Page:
# Papers on the Mathematical Basis for Using PWM for Sine-Wave Generation

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@sophiecentaur I'll describe it with a little more detail.
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I was using an 8 bit D/A with sine values stored in ROM. The address of the sine lookup table was also 8 bits wide but was derived from a 24 bit (or wider, can't recall) counter. I simply took the most significant 8 bits from this counter every 50 microseconds and used this as the address for the sine lookup table. Depending on how I stepped through the 24 bit counter would determine the frequency I wanted to synthesize. If you hadn't put it together yet, it's a numerically controlled oscillator.
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Now where it got interesting is if I stepped through the counter in such small steps that the sine value didn't change from one 20 microsecond step to the next. I didn't really worry about it since the frequencies I wanted to synthesize were not in the range this occurred.

Gold Member
I was using an 8 bit D/A
50 microseconds
I see. You were using a sample rate of 20kHz and a quantisation of 1/28 relative to maximum value. For synthesising a 50Hz sinusoid, that would be very healthy. That makes 400X oversampling (or perhaps you could say 200X). Not surprising that many of the samples were 'repeated', near +1 and -1. The value of sin x doesn't change a lot around max and min. With 200X oversampling, you can throw away a lot of the resolution per sample.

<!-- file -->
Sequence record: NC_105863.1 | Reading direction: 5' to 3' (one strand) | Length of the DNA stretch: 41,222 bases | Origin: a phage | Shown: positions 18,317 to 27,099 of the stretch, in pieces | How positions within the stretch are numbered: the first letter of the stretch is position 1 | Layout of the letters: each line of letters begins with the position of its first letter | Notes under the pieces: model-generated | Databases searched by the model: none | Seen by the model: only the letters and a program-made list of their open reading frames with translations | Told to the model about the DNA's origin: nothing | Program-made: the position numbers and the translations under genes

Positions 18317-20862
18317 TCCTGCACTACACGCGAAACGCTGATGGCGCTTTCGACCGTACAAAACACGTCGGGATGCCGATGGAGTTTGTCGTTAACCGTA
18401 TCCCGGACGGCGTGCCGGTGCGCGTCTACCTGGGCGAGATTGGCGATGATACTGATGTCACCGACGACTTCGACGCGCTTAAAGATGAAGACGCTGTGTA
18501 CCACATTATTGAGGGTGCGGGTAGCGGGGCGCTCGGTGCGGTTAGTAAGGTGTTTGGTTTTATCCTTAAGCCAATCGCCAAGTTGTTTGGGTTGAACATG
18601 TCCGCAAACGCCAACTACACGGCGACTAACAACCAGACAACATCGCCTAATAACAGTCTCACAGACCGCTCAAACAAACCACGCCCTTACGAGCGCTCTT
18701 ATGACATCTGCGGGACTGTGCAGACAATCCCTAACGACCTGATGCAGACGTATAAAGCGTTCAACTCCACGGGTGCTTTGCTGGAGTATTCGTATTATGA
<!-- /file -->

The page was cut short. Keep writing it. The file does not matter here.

Single bit DACs generate (of course) a lot of quantisation noise (distortion) but the power spectrum is spread out over the gap between zero and the sampling frequency. The final low pass filtering reduces the amount of noise power pro-rata, according to the base band bandwidth. Very low demands on the filter, in many cases if you can handle the high sample frequency.

As a matter of interest, what sort of maximum frequency will your synthesiser deliver?

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I generally don't need it to generate anything above 3 KHz so the filter was set up to start cutting slightly above this. If I recall it was a 4 pole salen-key. However, that is not to say that if you plug the right numbers into it you can generate above that. It can go down into millihertz but there was really no need. Down to 75 or 80 Hertz was good enough.
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Edit: For those following this, you probably realize that if there is no need to go down to millehertz then you may wonder why the counter is so large at 24 bits. After all, it takes forever to overflow a counter that size clocking through one count at a time every 50 uSeconds. The reason is for fine resolution within the band of interest. Numerically controlled oscillators are a fascinating subject. To me at least.

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sophiecentaur